Menu Close

Challenging SA’s moral standing on African affairs

Add to my bookmarks
ClosePlease login

No account yet? Register

Share This Article:

File picture: Kopano Tlape/GCIS – President Cyril Ramaphosa with African Union Commission chairperson Moussa Faki Mahamat at luncheon meeting at his Mahlamba Ndlopfu residence in Pretoria, South Africa.

By Dr Omololu Fagbadebo

South Africa is a paradox. As a rainbow nation with racial diversity, it is also a society characterised by internal socio-political divisions and inequality.

In the international system, South Africa is a key player in Africa’s politics and economy. A little Europe in Africa, Pretoria is a symbol of African pride, capable of competing with other actors in the international system.

With a gross domestic product of $418 billion (R7.8 trillion), South Africa ranks as the second-largest economy on the continent but, undoubtedly, the most industrialised with a robust manufacturing sector.

South Africa also has an enviable higher education system that attracts foreign African nationals. Hence, it is the destination for African migrants for greener pastures and quality education.

In terms of its pivotal role in continental affairs and politics, South Africa is an influential member of the AU. Since the end of apartheid in 1994, Pretoria has emerged as a power broker and an active member of the continental body. The country played a crucial role in the transformation of the Organisation of African Union into the AU, with former president Thabo Mbeki as its first chairperson in 2002. His tenure bolstered the institutionalisation of the continental socio-economic development flagship, the New Partnership for Africa’s Development (Nepad) and its governance mechanism, the African Peer Review. Dr Nkosazana Dlamini Zuma was the third chairperson of the AU Commission, from 2012 to 2017.

Post-apartheid South Africa rejigged its pariah status in the international system “to exercising leadership regionally and globally” and became a “norm- and agenda-setter” for the continent.

South Africa enjoyed its diplomatic honeymoon on the continent as Nelson Mandela became a colossus, well respected and adorned by world powers. The fame increased the status of Pretoria in global affairs as the country became the African giant in diplomatic shuttles, with a buoyant domestic environment. Mandela’s South Africa was the doyen of African international relations, with foreign powers extending diplomatic gestures and partnerships. Mandela led South Africa’s advocacy for a restructured global system and institutions, notably the UN Security Council.

Given its apartheid experience, Pretoria was at the forefront of championing a new world order based on respect for rules, human rights, peace, especially in Africa and multilateralism. South Africa is also a member, (the only African country) of the G20, a forum for international economic co-operation. Its intercontinental tentacles include IBSA and BRICS. As the southern African hegemon, Pretoria is the only African member of the BRICS, an intercontinental regional organisation.

As a leading member of the AU, Pretoria is expected to showcase the Nepad objectives of poverty eradication, promotion of sustainable growth and development, integration of the African economy into the global economy and acceleration of women’s security and empowerment.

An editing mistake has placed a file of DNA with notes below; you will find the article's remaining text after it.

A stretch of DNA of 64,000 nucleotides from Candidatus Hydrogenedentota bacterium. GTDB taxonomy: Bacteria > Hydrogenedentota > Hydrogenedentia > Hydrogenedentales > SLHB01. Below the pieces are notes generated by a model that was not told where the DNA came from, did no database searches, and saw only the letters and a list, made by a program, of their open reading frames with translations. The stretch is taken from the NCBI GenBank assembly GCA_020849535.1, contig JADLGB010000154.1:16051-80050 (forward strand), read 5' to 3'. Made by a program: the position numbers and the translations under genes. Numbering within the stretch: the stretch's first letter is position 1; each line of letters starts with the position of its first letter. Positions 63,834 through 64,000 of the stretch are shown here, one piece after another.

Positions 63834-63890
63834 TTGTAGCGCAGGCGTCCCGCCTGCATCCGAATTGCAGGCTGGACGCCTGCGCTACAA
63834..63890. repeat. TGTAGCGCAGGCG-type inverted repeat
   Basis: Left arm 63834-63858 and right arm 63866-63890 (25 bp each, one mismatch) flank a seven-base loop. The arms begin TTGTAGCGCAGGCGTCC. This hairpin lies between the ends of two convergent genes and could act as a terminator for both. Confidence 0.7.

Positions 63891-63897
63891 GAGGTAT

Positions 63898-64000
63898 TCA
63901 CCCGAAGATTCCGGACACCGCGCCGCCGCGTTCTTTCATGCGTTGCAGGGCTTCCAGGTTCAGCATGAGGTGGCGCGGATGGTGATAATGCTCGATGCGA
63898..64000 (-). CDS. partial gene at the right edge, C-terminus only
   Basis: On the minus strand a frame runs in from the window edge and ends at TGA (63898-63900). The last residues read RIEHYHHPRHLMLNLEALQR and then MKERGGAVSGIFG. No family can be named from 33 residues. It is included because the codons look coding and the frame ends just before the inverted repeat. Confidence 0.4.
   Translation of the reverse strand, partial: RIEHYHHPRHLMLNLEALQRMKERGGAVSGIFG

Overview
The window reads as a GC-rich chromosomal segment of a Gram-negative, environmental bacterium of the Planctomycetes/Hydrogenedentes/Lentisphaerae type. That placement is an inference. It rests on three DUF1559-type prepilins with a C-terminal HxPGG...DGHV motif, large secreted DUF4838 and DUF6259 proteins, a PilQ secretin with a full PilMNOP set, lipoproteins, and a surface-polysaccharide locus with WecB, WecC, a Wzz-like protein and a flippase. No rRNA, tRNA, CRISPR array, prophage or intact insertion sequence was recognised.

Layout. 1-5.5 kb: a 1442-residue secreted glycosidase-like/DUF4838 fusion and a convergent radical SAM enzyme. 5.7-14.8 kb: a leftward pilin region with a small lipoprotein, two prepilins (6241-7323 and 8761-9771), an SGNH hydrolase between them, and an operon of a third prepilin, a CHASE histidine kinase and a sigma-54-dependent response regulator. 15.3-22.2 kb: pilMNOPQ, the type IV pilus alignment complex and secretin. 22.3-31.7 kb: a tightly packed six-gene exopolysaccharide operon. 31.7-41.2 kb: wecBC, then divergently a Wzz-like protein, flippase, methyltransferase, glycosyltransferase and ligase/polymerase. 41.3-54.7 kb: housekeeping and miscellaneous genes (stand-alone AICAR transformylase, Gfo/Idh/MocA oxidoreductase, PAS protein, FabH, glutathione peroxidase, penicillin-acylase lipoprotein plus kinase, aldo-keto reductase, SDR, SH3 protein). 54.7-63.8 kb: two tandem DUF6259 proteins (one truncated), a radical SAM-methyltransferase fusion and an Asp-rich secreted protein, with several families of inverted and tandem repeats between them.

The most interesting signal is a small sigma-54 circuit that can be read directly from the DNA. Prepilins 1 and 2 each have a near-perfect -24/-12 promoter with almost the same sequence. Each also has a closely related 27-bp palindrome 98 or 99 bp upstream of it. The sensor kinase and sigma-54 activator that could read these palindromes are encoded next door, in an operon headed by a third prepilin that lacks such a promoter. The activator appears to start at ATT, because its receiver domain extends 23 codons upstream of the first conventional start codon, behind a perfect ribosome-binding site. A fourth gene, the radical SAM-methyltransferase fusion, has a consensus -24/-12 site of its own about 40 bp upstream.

Yet, it has the highest crime rate on the continent and the third highest in the world, a development that has made it the most dangerous country in Africa and one of its cities the “murder capital of the world”. An unemployment rate of 32.9%, with 61.60% of the population in poverty and less than 20% of citizens holding and controlling more than 70% of national resources and income are notable drivers of insecurity and violence. Socio-economic inequality has engendered structural violence that drives other forms of violence and criminal activities in the country.

The worsening governance crisis has stretched the country’s public service delivery capacity. Rather than take responsibility for the country’s structural failure, attributing the challenge to African nationals aggravated xenophobic violence that has pitted Pretoria against its fellow African nations. This does not support its supposed continental status as an economic giant.

With changes in its foreign policy objectives in terms of emphasis and application, Pretoria is seeking to advance its relevance beyond continental politics. President Cyril Ramaphosa is the leading light of the ‘African Peace Mission’ in the Russia-Ukraine war. This is perceived as Pretoria’s initiative because such a diplomatic adventure ought to have been undertaken by the AU Commission. But its support for Russia in the war put a moral dent in the integrity of the “mission”. Thus, the mission cannot be an African agenda, given the plethora of unresolved conflicts on the continent, notably, Sudan, South Sudan, Ethiopia, the Democratic Republic of Congo and Cameroon. The US had doubted Pretoria’s neutrality in the war, given the Lady R saga and Russian President Vladimir Putin’s impending attendance at the BRICS Summit in August.

There is a need to address the burgeoning crisis of governance, recently compounded by the challenge of electricity supply, a major issue that has reduced its manufacturing capacity. An inclusive governance structure devoid of grafts and state capture phenomena is a necessity to restore the waning influence and glory. It is time for Pretoria to reshape its foreign policies and demonstrate its multilateral stance on the continent, through a more accommodating diplomatic rule with comparative advantages.

*Dr Omololu Fagbadebo is from the Department of Public Management, Law and Economics at the Durban University of Technology.